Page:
We all have 3 choices when it comes to taking action. We can make things happen, watch things happen, or ask, “What happened?” In the end, it is entirely up to us. The only thing that changes is the outcome.
Since you are reading this post, I have a feeling that you are a person who makes or wants to make things happen. You set goals and try to stick with them. But at times you might hit a wall and just don’t seem to find the motivation to get back on track.
Well, you are not alone. I feel that way too from time to time. It is enough to skip a few days of exercise, stay up late watching a movie, have a couple of really busy weeks at work and your resolutions to get fit, to wake up early, to eat healthy are seriously challenged.
Once the habit is broken, it becomes hard to motivate yourself into starting over.
Good news is that it does not take much to spark inspiration and make a tiny effort towards rekindling your motivation. Bad news is that there are a few factors that make it difficult to feel excited and enthusiastic about anything.
When we confront and eliminate these factors, it becomes much easier to stay motivated, boost your productivity and actually enjoy what we do.
Four Factors that Make You Hard to Motivate
Factor #1: Negative attitude
Your mindset is a major factor in your motivation. The way you perceive the situation will determine the kind of action you take on it. If you believe that you are not talented/ young/ pretty/ interesting enough than your mind will stay focused on supplying you with the data that confirms this belief.
I recently read an interesting study that described the connection between negative thoughts containing words such as “never”, “can’t”, “worried”, “tired”, “sad” and the production of chemicals that weaken our body and even lower our immune system. A negative attitude does not just hurt our sense of self-worth and performance. It drains our energy, making it hard even to think about making positive changes in our life.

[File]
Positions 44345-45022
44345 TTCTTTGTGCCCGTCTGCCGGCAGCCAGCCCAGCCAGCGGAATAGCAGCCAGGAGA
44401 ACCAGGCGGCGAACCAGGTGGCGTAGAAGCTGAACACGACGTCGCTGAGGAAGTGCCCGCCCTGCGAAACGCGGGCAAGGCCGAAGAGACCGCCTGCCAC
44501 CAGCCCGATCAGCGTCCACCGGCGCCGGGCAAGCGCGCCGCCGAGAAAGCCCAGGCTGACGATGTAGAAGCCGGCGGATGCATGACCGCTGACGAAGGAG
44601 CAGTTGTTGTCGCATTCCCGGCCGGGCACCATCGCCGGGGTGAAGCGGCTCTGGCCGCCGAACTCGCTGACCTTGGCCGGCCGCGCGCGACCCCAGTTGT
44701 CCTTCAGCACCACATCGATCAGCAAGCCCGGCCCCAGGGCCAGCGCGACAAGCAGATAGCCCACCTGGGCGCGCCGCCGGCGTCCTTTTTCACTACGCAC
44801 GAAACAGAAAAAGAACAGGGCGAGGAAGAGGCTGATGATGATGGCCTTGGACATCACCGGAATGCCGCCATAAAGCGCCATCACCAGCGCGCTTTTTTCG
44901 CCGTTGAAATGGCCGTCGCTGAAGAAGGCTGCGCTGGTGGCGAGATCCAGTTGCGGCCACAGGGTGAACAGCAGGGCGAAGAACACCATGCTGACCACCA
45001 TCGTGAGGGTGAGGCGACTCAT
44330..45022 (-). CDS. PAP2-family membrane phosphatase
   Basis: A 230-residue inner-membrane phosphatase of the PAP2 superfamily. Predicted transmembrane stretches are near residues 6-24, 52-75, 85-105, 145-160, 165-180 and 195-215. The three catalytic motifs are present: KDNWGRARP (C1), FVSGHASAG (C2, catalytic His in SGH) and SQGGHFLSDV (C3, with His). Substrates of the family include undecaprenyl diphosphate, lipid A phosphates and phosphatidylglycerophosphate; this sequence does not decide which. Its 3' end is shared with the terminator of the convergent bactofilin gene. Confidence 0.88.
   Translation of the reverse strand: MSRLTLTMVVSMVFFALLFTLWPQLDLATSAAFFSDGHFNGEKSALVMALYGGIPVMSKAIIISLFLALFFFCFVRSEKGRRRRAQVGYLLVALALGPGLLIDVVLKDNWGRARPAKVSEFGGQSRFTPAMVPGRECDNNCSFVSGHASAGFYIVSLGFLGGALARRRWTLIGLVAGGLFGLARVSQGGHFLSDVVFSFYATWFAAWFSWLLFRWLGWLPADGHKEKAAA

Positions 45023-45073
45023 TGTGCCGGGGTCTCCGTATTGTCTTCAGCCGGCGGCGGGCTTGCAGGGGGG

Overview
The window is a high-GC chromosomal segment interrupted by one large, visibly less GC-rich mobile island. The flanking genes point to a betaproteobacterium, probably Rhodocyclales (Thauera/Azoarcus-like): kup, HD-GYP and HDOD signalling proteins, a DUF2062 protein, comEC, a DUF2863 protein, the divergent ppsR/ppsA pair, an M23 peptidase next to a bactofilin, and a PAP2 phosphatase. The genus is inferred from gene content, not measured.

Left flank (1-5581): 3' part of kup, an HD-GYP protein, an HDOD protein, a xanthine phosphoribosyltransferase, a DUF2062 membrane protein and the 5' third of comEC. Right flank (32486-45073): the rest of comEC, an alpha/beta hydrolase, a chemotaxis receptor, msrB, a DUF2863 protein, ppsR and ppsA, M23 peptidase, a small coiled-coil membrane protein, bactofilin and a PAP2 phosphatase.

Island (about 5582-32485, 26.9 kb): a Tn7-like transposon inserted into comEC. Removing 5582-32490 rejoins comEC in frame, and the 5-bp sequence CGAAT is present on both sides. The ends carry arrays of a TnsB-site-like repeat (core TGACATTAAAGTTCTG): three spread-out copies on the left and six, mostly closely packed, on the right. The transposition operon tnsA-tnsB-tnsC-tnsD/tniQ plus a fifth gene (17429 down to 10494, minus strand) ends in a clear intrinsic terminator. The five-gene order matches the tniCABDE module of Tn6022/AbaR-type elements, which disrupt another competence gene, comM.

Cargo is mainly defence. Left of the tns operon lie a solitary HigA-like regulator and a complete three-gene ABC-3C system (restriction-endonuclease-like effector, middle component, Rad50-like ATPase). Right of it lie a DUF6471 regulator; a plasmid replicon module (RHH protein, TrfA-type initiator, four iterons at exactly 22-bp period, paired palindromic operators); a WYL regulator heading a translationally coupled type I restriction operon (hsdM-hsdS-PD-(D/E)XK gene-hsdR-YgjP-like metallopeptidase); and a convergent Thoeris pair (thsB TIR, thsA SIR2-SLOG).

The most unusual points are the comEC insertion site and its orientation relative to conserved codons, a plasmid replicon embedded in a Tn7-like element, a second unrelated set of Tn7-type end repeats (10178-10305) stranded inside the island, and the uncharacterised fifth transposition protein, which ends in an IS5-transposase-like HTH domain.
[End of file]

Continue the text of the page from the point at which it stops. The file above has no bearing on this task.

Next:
The key to regaining your mental strength and motivation is to start with small changes in your attitude and your language. When you catch yourself thinking negative thoughts, make an effort to find at least 3 positive things about the situation or another person.
Factor #2: Wrong goals
When I first got into the field of goal setting, I was surprised that so many programs taught you how to achieve your goals, but no one talked about choosing the right goal.
As strange as it may sound, a lot of our efforts and motivation is wasted, because we work hard on the wrong things. Instead of analyzing our goals and planning our time, we prefer to be doing something. As a result we spend an inordinate amount of time doing unimportant things and then have no energy and motivation left to work on the goals that truly matter.
The way I see it – if you are going to work hard, you might as well spend this enthusiasm and effort pursuing the right goals. That’s actually the essence of SMART Goal Setting.
Factor #3: Lack of self-knowledge
Motivation is an emotion and as any emotion it comes and goes. What helps me to stick with my goals is a realization that if I don’t feel motivated to do something now, it does not mean that my intrinsic motivation is gone forever. It is kind of like smiling, when you feel down.
If we start smiling even when we don’t feel like it, our brain starts to release feel-good hormones and our mood actually improves. The same goes for motivation. If you make an effort and begin working on a task that you do not feel like doing, soon you may discover that your motivation is back.
Factor #4: Comfort zone
Most of us feel inner resistance when we approach a situation that challenges our inner beliefs, requires us to break our habitual thinking patterns, or is new to our experience.
The unknown is always uncomfortable.
Each time we are presented with a new opportunity, idea or experience, we check if it fits our comfort zone. If it does not, we simply dismiss it. No second thoughts and no questions asked. But what if the ideas we have dismissed so easily were brilliant, the opportunities life-changing and the experiences truly gratifying? The problem is that we will never find out until we challenge our comfort zone and give them a try. I know that it sounds obvious – we know that we have to keep our mind open to new opportunities and say “yes” to new ideas more often.
But do we really do it?